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According to evidence accumulated by the US House Committee investigating this disaster, BP kept overrulling the recommendations of contractor's engineers regarding the installation of "centering discs" to keep the pipe centered in the casing, so there are very few of them. I am not sure if you are discussing putting a sieve down the pipe or the casing. But the reason they abandoned "top kill" seems likely to be that they became concerned that the pipe would or has failed and that the casing could go next, releasing oil and gas into higher surrounding formations and, eventually, the water above. To mitigate that danger they increased the flow from the BOP stack by cutting off the pipe, which had fallen and was crimped in several places. But it seems possible no one is eager to discuss what is actually happening. Reasons could range from liability for BP and other industry partners to not wanting to appear "anti-oil company" to not wanting to stoke public anger or panic.

"It is not necessary to have hope in order to persevere."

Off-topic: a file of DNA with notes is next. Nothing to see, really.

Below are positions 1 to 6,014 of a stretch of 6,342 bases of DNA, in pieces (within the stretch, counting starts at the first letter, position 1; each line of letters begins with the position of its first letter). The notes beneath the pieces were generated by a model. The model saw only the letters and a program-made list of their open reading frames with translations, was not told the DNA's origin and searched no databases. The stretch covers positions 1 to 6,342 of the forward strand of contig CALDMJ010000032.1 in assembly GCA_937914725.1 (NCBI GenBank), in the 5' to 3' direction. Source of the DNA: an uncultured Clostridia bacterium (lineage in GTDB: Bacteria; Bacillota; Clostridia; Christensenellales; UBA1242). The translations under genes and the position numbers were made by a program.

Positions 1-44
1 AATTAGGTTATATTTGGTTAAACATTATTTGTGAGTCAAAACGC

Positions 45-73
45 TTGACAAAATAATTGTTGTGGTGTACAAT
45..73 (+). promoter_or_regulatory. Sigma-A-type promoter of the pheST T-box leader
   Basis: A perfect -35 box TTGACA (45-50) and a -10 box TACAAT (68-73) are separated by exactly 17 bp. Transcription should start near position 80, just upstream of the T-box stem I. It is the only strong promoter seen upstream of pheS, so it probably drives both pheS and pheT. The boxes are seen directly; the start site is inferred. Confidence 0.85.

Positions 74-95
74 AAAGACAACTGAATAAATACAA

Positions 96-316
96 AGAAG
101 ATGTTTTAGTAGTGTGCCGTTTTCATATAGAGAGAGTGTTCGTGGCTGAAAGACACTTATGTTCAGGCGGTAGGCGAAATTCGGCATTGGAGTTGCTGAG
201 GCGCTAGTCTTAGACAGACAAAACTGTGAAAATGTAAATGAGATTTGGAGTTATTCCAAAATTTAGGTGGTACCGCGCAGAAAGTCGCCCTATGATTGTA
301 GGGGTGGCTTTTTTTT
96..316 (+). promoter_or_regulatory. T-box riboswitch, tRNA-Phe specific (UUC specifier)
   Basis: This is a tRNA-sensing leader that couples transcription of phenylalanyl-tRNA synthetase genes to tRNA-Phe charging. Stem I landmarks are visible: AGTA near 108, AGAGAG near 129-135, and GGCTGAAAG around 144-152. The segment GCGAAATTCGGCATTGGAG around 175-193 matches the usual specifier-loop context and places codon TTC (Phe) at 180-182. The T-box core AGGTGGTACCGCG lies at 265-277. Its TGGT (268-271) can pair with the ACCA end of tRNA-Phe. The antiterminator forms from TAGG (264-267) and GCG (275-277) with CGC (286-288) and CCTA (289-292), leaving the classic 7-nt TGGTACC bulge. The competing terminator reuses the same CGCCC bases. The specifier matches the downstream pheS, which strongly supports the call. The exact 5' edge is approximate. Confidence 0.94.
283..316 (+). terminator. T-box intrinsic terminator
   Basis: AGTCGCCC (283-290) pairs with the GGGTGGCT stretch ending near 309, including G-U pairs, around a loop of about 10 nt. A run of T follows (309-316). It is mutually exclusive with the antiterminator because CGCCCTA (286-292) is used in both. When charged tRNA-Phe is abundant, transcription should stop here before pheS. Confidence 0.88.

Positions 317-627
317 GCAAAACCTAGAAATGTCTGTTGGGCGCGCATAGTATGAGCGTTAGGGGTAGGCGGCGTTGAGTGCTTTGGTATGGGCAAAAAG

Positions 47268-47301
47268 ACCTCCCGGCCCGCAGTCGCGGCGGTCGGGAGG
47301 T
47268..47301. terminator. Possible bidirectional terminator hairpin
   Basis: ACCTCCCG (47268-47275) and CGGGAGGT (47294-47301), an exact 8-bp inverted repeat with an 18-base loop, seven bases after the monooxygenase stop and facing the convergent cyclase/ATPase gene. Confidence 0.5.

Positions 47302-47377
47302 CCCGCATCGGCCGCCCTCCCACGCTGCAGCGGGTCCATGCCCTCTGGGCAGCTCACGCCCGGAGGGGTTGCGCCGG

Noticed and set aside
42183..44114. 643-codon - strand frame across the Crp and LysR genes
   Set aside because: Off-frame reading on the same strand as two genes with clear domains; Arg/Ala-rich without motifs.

by ARGeezer (ARGeezer a in a circle eurotrib daught com) on Thu Jun 17th, 2010 at 01:37:23 PM EST
[ Parent ]
BP kept overrulling the recommendations of contractor's engineers regarding the installation of "centering discs" to keep the pipe centered in the casing, so there are very few of them

And now at least one of the rings is likely ruptured and leaking?

BP is toast.

By laying out pros and cons we risk inducing people to join the debate, and losing control of a process that only we fully understand. - Alan Greenspan

by Migeru (migeru at eurotrib dot com) on Thu Jun 17th, 2010 at 04:02:29 PM EST
[ Parent ]
Why is BP toast? They followed the regulations--or so they will argue in the next decade's worth of lawsuits--and suffered an unfortunate accident. If the U.S. goes after BP, all it will do is raise the cost of self-insurance, driving some of the smaller players out.

It looks to me like BP is playing it cool, certainly with an excellent understanding at corporate headquarters of the possible scope of the disaster. If they're pressed too hard, they'll tell the hypocritical Senators and Representatives to flake off...

by asdf on Fri Jun 18th, 2010 at 12:51:49 AM EST
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Because BP kept overrulling the recommendations of contractor's engineers is prima-facie reckless negligence?

Of course, all this needs to be proved in court, as you say...

By laying out pros and cons we risk inducing people to join the debate, and losing control of a process that only we fully understand. - Alan Greenspan

by Migeru (migeru at eurotrib dot com) on Fri Jun 18th, 2010 at 01:19:51 AM EST
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